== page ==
As a Montessori parent, I try to provide a mix of materials in our home to engage my kids! That work that will spark joy, concentration, and repetition. It's not always an easy task, as Maria Montessori said, "Life is mysterious...only the choice of life can choose the work that the child truly needs. Therefore, the teacher respects this mysterious process and knows to wait with faith." So, there does sometimes feel like there is a bit of trial and error when it comes to choosing materials that your children need. 

For us, the right balance is easier to find when I spend time deeply observing my children. Watching their interests, sitting on my hands if I have to, letting them struggle a little with things, and letting them get bored. And what I have personally found is that here at home, a combination of open ended materials and more structured work have been the right balance. Open ended toys wouldn't necessarily be found in a Montessori classroom, but they are perf…

A Montessori Approach to Purging Your Toys

Becoming a Montessori family has been life changing in so many ways, most obviously with the amount and type of materials we use in our home. Once you see why having so many toys is a problem, or when you make the decision to move towards Montessori, it can be completely overwhelming. But, taking a Montessori approach to purging your toys is possible! And, it doesn't exactly mean that you have to throw away everything you have and start over with only expensive wooden toys. It will mean taking a hard look at what you have and whether it really fits with Montessori.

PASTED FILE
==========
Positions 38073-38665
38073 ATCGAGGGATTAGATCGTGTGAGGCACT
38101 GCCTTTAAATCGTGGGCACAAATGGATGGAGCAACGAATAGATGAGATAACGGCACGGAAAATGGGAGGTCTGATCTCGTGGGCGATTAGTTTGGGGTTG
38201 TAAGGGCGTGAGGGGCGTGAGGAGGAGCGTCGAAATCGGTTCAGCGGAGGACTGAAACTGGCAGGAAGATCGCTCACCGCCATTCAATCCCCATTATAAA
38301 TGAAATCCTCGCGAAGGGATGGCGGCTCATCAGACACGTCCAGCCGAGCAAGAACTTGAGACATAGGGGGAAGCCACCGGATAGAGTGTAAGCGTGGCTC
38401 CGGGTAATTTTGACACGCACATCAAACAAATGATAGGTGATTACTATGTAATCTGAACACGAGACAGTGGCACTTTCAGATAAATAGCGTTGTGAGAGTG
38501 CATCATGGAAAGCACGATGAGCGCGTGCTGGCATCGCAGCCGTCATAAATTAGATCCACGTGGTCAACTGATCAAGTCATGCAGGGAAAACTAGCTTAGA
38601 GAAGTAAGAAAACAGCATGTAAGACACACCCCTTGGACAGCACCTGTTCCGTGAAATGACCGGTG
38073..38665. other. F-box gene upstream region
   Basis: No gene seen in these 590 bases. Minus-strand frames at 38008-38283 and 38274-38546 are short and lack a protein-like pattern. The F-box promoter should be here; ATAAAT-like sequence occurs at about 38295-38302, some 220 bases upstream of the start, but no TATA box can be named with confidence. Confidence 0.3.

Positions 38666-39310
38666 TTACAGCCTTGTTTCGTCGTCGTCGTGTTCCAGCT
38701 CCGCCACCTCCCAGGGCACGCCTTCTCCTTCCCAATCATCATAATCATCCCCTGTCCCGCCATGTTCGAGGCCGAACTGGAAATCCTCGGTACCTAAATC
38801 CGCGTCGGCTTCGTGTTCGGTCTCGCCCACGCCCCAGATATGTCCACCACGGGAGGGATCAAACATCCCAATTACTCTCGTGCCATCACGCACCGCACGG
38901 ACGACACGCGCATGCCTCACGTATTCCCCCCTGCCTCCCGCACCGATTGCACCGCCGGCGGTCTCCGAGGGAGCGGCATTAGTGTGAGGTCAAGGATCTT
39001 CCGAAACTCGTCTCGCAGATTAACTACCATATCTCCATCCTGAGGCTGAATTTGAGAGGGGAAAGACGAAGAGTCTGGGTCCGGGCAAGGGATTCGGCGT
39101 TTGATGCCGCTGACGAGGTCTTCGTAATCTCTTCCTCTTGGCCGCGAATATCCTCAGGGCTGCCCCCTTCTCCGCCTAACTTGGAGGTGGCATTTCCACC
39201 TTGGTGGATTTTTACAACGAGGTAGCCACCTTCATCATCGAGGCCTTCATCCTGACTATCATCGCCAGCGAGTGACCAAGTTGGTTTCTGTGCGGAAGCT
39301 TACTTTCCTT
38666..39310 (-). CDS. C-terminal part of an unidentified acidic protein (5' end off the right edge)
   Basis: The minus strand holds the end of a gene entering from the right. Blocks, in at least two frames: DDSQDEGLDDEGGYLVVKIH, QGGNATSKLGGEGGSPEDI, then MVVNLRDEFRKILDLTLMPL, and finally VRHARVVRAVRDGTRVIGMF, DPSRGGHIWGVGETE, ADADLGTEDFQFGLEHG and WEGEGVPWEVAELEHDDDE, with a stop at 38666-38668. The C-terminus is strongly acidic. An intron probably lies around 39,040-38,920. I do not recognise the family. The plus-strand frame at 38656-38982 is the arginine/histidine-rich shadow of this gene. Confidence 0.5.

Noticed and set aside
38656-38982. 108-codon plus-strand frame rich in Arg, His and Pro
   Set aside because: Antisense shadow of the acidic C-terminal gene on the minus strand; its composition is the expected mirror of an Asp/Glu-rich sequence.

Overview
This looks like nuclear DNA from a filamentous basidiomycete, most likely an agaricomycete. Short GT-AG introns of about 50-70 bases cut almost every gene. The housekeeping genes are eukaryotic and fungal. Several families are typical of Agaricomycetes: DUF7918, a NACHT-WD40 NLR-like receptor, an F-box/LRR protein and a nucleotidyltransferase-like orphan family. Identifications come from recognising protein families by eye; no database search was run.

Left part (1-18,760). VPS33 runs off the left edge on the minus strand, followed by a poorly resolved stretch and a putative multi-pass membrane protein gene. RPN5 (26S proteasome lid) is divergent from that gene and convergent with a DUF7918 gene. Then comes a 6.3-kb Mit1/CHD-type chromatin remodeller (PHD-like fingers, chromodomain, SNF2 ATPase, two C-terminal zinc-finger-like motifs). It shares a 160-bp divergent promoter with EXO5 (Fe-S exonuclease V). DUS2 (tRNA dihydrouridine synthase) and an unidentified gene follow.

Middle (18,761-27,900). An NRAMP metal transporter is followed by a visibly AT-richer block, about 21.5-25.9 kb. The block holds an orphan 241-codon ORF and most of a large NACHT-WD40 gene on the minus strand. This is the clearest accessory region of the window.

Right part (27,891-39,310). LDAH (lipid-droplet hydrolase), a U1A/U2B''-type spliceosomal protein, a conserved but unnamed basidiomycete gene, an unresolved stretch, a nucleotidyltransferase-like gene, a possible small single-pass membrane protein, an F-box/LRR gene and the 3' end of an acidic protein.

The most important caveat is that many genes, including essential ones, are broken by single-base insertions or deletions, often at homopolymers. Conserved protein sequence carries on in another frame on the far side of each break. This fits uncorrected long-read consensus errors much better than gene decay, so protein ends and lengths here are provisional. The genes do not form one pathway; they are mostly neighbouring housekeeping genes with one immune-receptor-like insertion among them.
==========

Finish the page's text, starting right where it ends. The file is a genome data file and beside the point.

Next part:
One note, however, Montessori is at its core about following your child's own path and respecting your child as a whole person. So, if your child has a toy, lovey, book, or whatever that your child super loves or is super attached to, but it doesn't fit Montessori ideals, don't take it away. Follow your child, that is more Montessori than whether or not you own some specific consumer product. 
How to Purge You…